Example 2: You don’t pay off your balance in full each month

Again, let’s pretend you make $100 in purchases in the first month you open your card (January).

  • After the close of the billing cycle, you get a credit card statement for $100. On February 15, you pay only $50 toward your balance.

You owed $100 but paid off $50, so you’re still carrying a balance. There are disadvantages to this situation:

As you can see, this is one of the ways you can get into snowballing credit card debt. Carrying a balance can be dangerous.

Back to top

The bottom line

We’ve made a lot of calculations in this guide to demonstrate how interest works. However, interest doesn’t really have to be that complicated. Your goal is to keep it as low as possible by paying off your balances as quickly as possible.

Name Product Credit Score Min. Annual Fee Intro Balance Transfer APR Reward Value per Dollar Secured or Unsecured Annual Fee APR for Purchases (Purchase Rate) Intro APR for Balance Transfer
680
95
0%
1
Unsecured
$95
14.99% to 25.99% variable
0% for the first 12 months (then 14.99% to 25.99% variable)
Earn $200 bonus cash back after you spend $1,000 on purchases in the first 3 months. Rates & Fees
680
0%
1
Unsecured
$0
14.99% to 25.99% variable
0% for the first 15 months (then 14.99% to 25.99% variable)
Earn a $150 bonus statement credit after you spend $1,000 on purchases in the first 3 months. Rates & Fees
680
550
1
Unsecured
$550
None (Charge Card)
Get 5X Membership Rewards® points on flights booked directly with airlines or with American Express Travel and 5X points on eligible hotels booked on amextravel.com. Rates & Fees
680
0%
1.5
Unsecured
$0
14.99% to 25.99% variable
0% for the first 15 months (then 14.99% to 25.99% variable)
Earn up to $250 back. Earn $150 back after you spend $1,000 or more in purchases with your new Card within the first 3 months of Card Membership. Plus, earn an additional $100 back after you spend an additional $6,500 in purchases within your first 12 months. You will receive the cash back in the form of a statement credit. Rates & Fees
720
0%
Unsecured
$0
13.99% variable
0% for the first 15 months (then to variable)
A low, variable APR on purchases, balance transfers and cash advances.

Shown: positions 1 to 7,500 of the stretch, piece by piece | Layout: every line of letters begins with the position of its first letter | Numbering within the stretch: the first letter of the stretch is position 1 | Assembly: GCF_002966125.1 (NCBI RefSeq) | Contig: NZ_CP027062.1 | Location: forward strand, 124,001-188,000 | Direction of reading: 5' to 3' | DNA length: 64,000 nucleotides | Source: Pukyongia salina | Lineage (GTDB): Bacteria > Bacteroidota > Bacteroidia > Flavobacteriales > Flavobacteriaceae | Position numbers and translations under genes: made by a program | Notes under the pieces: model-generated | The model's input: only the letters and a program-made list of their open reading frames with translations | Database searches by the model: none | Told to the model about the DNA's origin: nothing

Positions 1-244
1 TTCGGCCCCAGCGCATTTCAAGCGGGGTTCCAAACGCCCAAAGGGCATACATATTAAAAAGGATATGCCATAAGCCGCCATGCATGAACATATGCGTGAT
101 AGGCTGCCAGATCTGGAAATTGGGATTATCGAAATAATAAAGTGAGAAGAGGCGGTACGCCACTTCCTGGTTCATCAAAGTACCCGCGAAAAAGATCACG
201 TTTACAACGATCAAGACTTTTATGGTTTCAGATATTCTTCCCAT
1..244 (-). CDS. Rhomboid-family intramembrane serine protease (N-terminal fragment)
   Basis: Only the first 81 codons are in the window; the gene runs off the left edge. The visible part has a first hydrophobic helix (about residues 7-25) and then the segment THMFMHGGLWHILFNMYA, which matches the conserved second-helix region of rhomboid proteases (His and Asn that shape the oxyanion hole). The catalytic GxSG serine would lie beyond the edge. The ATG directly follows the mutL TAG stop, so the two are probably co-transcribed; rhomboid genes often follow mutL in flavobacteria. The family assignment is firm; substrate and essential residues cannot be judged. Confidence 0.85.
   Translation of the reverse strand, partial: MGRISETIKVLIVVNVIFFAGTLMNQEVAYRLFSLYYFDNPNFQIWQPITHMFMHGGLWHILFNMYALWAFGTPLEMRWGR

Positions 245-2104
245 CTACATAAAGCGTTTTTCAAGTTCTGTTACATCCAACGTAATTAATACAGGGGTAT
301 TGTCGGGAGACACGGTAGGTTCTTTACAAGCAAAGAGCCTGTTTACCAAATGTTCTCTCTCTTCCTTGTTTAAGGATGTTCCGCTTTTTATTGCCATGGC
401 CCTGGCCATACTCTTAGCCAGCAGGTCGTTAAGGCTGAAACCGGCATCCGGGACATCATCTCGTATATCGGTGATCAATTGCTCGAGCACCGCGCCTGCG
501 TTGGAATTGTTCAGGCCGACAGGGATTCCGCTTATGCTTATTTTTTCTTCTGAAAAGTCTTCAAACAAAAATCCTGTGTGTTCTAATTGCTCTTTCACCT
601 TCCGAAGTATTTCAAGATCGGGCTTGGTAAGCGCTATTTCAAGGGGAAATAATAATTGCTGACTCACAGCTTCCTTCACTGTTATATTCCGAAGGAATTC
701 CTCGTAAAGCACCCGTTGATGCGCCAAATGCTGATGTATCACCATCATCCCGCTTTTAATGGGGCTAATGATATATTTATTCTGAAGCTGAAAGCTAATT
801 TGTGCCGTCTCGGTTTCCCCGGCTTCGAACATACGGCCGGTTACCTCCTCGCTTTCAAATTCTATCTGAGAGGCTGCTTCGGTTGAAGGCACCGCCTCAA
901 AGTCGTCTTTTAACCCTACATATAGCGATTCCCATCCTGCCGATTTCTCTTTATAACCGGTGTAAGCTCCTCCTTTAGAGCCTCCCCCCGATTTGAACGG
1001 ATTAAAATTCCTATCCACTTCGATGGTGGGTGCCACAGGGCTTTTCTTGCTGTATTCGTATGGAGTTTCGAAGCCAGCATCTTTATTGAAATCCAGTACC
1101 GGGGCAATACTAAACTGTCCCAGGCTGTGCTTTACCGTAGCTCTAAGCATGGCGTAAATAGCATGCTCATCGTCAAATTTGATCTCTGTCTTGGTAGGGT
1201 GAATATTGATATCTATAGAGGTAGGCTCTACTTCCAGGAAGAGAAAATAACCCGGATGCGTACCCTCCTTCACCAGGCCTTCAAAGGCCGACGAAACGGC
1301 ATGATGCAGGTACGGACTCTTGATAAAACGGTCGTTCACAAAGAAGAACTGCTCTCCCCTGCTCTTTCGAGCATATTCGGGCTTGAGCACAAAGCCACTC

680
1
Unsecured
$0
17.74% to 26.74% variable
Earn 10,000 Bonus Miles after spending $500 in purchases on your new Card in your first 3 months of Card Membership. Rates & Fees
680
95
1
Unsecured
$0 annual fee for the first year ($95 thereafter)
17.74% to 26.74% variable
30,000 bonus miles after you use your new card to make $1,000 on purchases within the first 3 months. Rates & Fees
680
95
2
Unsecured
$0 annual fee for the first year ($95 thereafter)
17.74% to 26.74% variable
Enjoy a $0 annual fee on the first year and earn up to 2 Starpoints® for every dollar of eligible purchases. Rates & Fees
680
95
3
Unsecured
$95
17.74% to 26.74% variable
Earn 125,000 Hilton Honors™ Bonus Points after you spend $2,000 or more in purchases with your new Card within the first 3 months of Card Membership. Rates & Fees
680
3
Unsecured
$0
17.74% to 26.74% variable
Earn 75,000 Hilton Honors™ Bonus Points after you spend $1,000 in purchases on the Card within your first 3 months of Card Membership. Rates & Fees
715
495
0%
1
Unsecured
$495
16.99% variable
0% for the first 15 billing cycles (then to variable)
Mastercard Black Card members receive an annual $100 air travel credit toward flight-related purchases including airline tickets, baggage fees, upgrades and more.
195
0%
1
Unsecured
$195
16.99% variable
0% for the first 15 billing cycles (then to variable)
Enjoy unique excursions, privileged access to exclusive events and insider opportunities.
715
995
0%
2
Unsecured
$995
16.99% variable
0% for the first 15 billing cycles (then 16.99% variable)
Earn points every time you spend. Luxury Card enhances your purchasing power by providing you with one (1) point for every one dollar ($1) you spend. Every purchase gets you closer to the rewards you want.
620
39
Unsecured
$39
24.99% variable
Designed to help build credit history with no deposit required and access to benefits.